􀂄 Following last week’s Pre-Budget Report (PBR), the UK’s public finances will again come under close scrutiny on Friday. We forecast the latest monthly data to show public sector net borrowing of £27.6bn in November, up sharply from £15.4bn last year. The data should highlight that although financial markets were relatively unmoved by the levels of projected gilt issuance shown in the PBR in coming years, their support should not be taken for granted. Other prominent UK releases this week include labour market data on Wednesday and retail sales on Thursday. We forecast a modest rise in claimant count unemployment in November, while the ILO unemployment rate is expected to be unchanged at 7.8% in the three months to October. The more restrained rise in UK unemployment compared to previous recessions and to the sheer extent of the recent fall in gdp (see chart) has been a key feature of this downturn. We believe this primarily reflects companies’ preferring to reduce pay and hours to contain labour costs on hopes that the downturn may prove short-lived. The clear risk is that final demand fails to meet their expectations, leading to further job losses next year. We look for the headline measure of average earnings growth to remain weak at slightly over 1% in the three months to October. Although the weak labour market will remain a key constraint on consumer spending for some time, we forecast UK retail sales rose modestly in November.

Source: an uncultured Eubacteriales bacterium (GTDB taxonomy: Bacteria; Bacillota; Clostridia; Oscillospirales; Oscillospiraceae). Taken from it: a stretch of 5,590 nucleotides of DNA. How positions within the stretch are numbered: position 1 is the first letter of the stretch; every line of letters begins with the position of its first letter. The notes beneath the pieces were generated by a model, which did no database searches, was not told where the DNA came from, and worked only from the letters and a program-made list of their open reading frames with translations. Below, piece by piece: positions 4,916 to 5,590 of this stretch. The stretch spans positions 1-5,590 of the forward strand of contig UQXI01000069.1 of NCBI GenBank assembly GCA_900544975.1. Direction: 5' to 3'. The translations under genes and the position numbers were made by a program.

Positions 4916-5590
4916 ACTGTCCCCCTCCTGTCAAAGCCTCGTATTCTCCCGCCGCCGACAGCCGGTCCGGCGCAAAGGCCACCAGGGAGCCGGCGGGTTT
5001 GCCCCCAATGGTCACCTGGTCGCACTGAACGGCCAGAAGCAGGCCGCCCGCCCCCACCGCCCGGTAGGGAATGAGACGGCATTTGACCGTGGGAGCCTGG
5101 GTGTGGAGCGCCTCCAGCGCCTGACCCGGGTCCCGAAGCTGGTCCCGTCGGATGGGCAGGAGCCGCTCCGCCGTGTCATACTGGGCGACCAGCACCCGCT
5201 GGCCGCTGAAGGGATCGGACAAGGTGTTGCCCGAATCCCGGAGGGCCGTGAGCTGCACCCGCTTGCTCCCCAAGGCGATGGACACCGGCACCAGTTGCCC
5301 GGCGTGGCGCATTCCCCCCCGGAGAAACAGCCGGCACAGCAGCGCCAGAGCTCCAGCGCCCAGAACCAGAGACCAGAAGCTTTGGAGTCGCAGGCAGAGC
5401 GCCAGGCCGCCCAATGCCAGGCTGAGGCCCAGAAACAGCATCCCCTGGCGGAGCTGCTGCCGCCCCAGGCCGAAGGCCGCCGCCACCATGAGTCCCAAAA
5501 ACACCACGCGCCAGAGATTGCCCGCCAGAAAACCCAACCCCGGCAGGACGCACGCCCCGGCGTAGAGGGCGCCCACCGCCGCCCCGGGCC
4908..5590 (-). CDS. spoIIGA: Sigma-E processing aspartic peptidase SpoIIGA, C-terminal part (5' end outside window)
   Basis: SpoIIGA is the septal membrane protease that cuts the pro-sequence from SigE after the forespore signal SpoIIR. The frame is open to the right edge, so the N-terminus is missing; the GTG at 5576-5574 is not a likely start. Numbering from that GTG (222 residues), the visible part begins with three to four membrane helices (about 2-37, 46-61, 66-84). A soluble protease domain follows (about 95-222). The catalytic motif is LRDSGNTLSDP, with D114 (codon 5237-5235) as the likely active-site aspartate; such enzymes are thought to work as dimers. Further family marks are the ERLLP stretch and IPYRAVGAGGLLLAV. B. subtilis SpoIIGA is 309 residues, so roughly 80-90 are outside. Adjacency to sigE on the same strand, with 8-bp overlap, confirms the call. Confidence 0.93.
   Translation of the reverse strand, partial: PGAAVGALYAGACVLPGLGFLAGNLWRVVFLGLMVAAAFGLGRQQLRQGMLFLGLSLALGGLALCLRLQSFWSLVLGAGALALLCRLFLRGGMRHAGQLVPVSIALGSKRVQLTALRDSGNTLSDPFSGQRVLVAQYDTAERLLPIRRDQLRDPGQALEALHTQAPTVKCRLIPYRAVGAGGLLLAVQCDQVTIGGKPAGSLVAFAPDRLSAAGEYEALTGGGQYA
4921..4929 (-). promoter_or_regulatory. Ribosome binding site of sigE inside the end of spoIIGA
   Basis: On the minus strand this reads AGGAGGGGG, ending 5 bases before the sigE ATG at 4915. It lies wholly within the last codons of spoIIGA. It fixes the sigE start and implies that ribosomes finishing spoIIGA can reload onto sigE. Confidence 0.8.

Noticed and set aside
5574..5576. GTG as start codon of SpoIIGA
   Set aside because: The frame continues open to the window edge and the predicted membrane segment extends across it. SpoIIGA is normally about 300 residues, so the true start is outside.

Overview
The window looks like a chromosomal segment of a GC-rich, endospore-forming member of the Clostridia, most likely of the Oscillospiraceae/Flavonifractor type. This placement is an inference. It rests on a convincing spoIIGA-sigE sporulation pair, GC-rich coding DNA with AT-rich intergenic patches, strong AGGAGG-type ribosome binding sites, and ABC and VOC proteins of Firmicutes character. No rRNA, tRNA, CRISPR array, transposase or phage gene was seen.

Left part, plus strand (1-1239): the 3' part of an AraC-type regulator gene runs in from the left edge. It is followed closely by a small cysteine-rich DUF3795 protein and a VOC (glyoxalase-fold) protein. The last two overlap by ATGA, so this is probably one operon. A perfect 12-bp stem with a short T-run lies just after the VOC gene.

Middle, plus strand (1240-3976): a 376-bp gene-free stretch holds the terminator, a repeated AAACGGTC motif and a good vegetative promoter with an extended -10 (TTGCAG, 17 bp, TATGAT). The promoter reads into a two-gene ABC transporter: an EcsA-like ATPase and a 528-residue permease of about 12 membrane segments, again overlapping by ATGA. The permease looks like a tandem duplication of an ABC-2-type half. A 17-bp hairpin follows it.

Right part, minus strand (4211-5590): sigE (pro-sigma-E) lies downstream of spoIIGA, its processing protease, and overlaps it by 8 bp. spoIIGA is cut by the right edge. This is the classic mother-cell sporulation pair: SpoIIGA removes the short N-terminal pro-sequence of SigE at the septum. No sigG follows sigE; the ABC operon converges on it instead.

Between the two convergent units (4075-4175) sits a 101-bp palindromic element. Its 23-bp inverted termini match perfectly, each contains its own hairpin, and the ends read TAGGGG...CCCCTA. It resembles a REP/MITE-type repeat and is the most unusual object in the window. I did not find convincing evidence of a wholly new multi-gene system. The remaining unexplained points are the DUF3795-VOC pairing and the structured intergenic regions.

􀂄 The other key data highlights this week include a series of important surveys in the euro zone, notably the German ZEW and IFO and the December PMIs. We look for the surveys to signal that the overall pace of recovery will be maintained in the final quarter of 2009. The US November producer prices and manufacturing capacity utilisation data are expected to confirm that underlying price pressures remain subdued. Housing starts and permits, on Wednesday, could show a strong rebound after a surprise fall in October.

Jeavon Lolay, Senior Global Macroeconomist

 

Economic Research,
Lloyds TSB Corporate
Markets,
10 Gresham Street,
London EC2V 7AE
,
Switchboard:
0207 626 - 1500
www.lloydstsb.com/corporatemarkets